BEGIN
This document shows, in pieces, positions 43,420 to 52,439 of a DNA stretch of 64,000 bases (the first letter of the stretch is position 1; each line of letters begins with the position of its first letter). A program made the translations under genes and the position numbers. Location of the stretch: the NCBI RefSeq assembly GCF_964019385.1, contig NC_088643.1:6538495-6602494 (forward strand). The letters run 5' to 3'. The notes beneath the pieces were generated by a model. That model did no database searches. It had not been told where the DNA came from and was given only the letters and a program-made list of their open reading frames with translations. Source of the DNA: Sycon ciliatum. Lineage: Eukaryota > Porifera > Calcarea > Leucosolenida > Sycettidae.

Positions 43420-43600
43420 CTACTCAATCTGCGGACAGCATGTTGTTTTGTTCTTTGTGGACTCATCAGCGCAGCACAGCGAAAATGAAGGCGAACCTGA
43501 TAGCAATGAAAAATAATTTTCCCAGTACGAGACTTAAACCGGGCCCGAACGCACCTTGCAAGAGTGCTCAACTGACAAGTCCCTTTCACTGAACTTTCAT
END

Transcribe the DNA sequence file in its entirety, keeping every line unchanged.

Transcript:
This document shows, in pieces, positions 43,420 to 52,439 of a DNA stretch of 64,000 bases (the first letter of the stretch is position 1; each line of letters begins with the position of its first letter). A program made the translations under genes and the position numbers. Location of the stretch: the NCBI RefSeq assembly GCF_964019385.1, contig NC_088643.1:6538495-6602494 (forward strand). The letters run 5' to 3'. The notes beneath the pieces were generated by a model. That model did no database searches. It had not been told where the DNA came from and was given only the letters and a program-made list of their open reading frames with translations. Source of the DNA: Sycon ciliatum. Lineage: Eukaryota > Porifera > Calcarea > Leucosolenida > Sycettidae.

Positions 43420-43600
43420 CTACTCAATCTGCGGACAGCATGTTGTTTTGTTCTTTGTGGACTCATCAGCGCAGCACAGCGAAAATGAAGGCGAACCTGA
43501 TAGCAATGAAAAATAATTTTCCCAGTACGAGACTTAAACCGGGCCCGAACGCACCTTGCAAGAGTGCTCAACTGACAAGTCCCTTTCACTGAACTTTCAT